Among the most bright, colourful and conspicuous creatures from the Red Sea are the butterflyfishes from the family of Chaetodontidae. The name alludes to an ancient Greek word, meaning ‘bristle teeth’. Their bodies conjure up visions of the discs, thrown by field athletes in training or at contests. They have a ‘layer’ of small scales and a distinguished protractile or protrusible snout. Their tail is rounded and has the shape of an eyelash fan brush.


Butterflyfishes are hard core diurnal, meaning very active during the day. After sunset they enjoy the absence of rays, resting among coral formations. Some species from this family are endemic. It means they are spotted only in their peculiar Red Sea habitat and nowhere else.


Butterflies are amazing contributors to a fascinating colour spectrum. Their colours and patterns serve more than one purpose. It helps them to mislead predators. The ‘mishmash’ of decorative blotches, spots, stripes and bands make them look like either shapeless, two-headed or even ‘distorted’. A butterfly hardly changes colour with transforming from juvenile to adult. It can easily be recognized by colour pattern only.


Butterflyfishes aren’t too fussy in the gastronomic department. They eat polyps, algae, tiny invertebrates and fish eggs. Territorial butterflyfish on a coral diet are called corallivores. In terms of socializing, we see butterflies circulating alone, in pairs, in small groups or in schools, 

Family Members


Crown Butterflyfish

Size up to 14 cm (0,46ft). Depth up to 30m (98,4ft)

The diurnal crown butterflyfish or redback butterflyfish with its compressed body lives in pairs or in small groups near reef flats, bays, lagoons and seaward reefs. It has black and white chevrons and a very distinctive firebrick red band over the caudal fin; yet its key identification is the reddish-yellow stripe covering the eye.


Generally speaking, a rich presence of the crown butterflyfish signals encouraging hard coral coverage on the seabed. When not in abundance, it may indicate troubled coral. It feeds on corals, crustaceans and algae.


Orangehead Butterflyfish

Size up to 12cm (0,39ft). Depth up to 12m (39,3 ft)

The diurnal orangehead butterflyfish  is a familiar feature in the comfort zone of sheltered areas near tabletop corals and staghorn plates. It’s a hardcore corallivore, and extremely selective at the same time, nibbling on acropora coral polyps only. It does so during the day in formations of two. It inhabits regions with a coralline abundance.


The orange-faced butterflyfish has an odd shaped, compressed and square-like profile with an intriguing powder blue to aquamarine and cyan blue palette, intercepted by fine light yellowish-white lines.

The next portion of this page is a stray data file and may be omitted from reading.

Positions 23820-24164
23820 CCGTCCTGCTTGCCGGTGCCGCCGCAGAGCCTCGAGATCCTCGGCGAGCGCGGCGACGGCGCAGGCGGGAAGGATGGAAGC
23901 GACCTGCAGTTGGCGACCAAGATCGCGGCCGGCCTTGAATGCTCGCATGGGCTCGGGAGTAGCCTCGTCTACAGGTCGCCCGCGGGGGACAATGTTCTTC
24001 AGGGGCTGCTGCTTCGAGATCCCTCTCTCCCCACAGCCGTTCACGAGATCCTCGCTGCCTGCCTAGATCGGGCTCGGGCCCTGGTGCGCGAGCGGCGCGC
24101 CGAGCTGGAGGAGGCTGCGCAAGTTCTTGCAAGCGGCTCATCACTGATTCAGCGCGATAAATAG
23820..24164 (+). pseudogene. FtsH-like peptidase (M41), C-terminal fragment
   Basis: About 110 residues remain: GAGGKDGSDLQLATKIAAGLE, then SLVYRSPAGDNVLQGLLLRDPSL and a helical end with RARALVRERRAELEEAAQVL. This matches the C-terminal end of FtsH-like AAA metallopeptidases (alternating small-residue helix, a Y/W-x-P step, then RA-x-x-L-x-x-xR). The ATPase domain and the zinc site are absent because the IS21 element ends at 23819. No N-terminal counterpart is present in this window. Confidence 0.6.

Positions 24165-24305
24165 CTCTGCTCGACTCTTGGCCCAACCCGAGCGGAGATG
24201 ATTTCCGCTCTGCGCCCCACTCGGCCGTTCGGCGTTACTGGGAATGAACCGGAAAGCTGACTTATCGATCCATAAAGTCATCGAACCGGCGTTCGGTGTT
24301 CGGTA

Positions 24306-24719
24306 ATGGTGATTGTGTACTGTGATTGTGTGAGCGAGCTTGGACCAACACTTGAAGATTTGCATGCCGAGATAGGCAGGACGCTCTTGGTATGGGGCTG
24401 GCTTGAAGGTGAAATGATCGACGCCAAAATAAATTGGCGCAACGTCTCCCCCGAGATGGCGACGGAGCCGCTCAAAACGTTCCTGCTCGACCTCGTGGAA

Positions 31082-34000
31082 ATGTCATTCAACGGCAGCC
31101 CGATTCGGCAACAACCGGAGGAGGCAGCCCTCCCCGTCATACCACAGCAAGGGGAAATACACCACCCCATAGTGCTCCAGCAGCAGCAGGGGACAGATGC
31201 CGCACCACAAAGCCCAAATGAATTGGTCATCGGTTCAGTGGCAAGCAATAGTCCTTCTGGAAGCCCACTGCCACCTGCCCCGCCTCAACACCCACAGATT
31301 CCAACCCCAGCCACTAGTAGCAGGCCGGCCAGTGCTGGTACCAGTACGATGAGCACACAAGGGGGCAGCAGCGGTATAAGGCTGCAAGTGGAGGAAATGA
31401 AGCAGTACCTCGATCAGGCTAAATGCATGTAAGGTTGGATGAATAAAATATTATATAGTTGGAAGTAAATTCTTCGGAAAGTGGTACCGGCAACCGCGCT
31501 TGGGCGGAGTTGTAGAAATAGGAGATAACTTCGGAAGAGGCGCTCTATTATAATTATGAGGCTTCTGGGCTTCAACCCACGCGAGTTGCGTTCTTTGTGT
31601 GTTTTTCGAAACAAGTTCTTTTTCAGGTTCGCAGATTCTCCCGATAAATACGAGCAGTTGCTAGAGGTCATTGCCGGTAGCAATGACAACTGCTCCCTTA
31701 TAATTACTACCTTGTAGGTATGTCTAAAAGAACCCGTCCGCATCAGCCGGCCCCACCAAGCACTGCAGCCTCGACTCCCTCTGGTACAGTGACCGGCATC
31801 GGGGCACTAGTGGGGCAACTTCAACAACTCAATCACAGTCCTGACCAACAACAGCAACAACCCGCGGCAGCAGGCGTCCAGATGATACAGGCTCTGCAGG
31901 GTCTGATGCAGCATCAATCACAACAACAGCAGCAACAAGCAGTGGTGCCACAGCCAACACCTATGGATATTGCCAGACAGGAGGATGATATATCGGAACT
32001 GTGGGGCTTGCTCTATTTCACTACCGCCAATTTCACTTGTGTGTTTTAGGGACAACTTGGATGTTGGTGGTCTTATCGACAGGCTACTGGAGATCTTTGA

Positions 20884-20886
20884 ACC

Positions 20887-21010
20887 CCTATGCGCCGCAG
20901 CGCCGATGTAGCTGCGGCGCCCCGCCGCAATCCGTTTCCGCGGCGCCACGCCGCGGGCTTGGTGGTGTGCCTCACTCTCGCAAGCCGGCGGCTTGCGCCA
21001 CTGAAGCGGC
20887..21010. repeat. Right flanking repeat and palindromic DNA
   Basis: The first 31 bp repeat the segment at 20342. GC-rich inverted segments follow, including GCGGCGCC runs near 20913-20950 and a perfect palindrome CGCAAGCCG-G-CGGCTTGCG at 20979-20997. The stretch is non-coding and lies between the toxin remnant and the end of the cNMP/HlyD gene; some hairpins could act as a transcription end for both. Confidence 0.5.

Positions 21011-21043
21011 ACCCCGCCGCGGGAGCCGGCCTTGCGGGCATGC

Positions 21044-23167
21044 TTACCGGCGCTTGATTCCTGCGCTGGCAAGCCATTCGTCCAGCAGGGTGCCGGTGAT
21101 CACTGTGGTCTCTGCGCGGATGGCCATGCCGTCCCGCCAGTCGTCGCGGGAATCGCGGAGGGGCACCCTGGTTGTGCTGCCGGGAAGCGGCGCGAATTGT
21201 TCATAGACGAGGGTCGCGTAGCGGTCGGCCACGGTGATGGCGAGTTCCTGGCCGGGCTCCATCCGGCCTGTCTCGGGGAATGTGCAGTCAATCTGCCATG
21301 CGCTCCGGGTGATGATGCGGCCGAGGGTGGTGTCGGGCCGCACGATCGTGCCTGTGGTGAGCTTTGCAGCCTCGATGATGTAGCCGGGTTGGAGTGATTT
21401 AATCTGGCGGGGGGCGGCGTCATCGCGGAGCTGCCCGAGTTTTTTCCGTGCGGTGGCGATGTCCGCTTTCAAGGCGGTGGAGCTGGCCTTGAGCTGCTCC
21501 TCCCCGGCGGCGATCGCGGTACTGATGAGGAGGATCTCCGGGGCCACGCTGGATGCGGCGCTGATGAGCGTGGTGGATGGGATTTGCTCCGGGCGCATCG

Lined Butterflyfish

Size up to 30cm (0,90ft). Depth up to 170m (560 ft)

The diurnal lined member of the Chaetodontidae dynasty is timid and rare. It’s colouration concentrates on mainly white, garnished with thin black vertical bars. The eyes are masked by a black ‘ sash’.  The tail and the fins on the tall and compressed body flirt with yellow.


From a behavioral point of view, it is either solitary or seen in pairs. It has a healthy taste for coral polyps, tiny anamones and small invertebrates and also algae, exploring coral-rich environment.

Red Sea Bannerfish

Size up to 20cm (0,65ft). Depth up to 50m (164ft)

Its square and compressed body has been typified as pale yellow, fading into white tones, adorned with vertical/diagonal black bands. Its dorsal fin is equipped with a firm filament, or more like with a long ray. The territorial Red Sea bannerfish’s menu consists of zooplanktonic and benthic invertebrates. Diurnal as it is, it finds habitat in reef flats, coralline bottoms, sheltered seaward reefs and lagoons. It is territorial and prefers living as couples.


Red Sea Raccoon Butterflyfish

Size up to 22cm (0,72ft). Depth up to 25m (82 ft)

The Red Sea raccoon butterflyfish is also known as the diagonal butterflyfish and is endemic to the Red Sea. It operates in pairs or small company.


The raccoon butterflyfish has an oval compressed body. It’s primarily yellow, adorned with eleven oblique, black and diagonal stripes. They are simply unmistakable. It has a frontal black mask, conjuring up visions of a raccoon, marked by a white band.


The raccoon butterflyfish hoovers over corals which it feeds on in the shallow habitats of reef flats, lagoons and bays. The raccoon would have been a corallivore had it not been for its appetite for algae, zooplankton, polyps and different kinds of invertebrates. 


Other Family Members

Arabian Butterflyfish

Black-backed Butterflyfish

Diagonal Butterflyfish

Exquisite Butterflyfish

Masked Butterflyfish

Painted butterflyfish

Threadfin Butterflyfish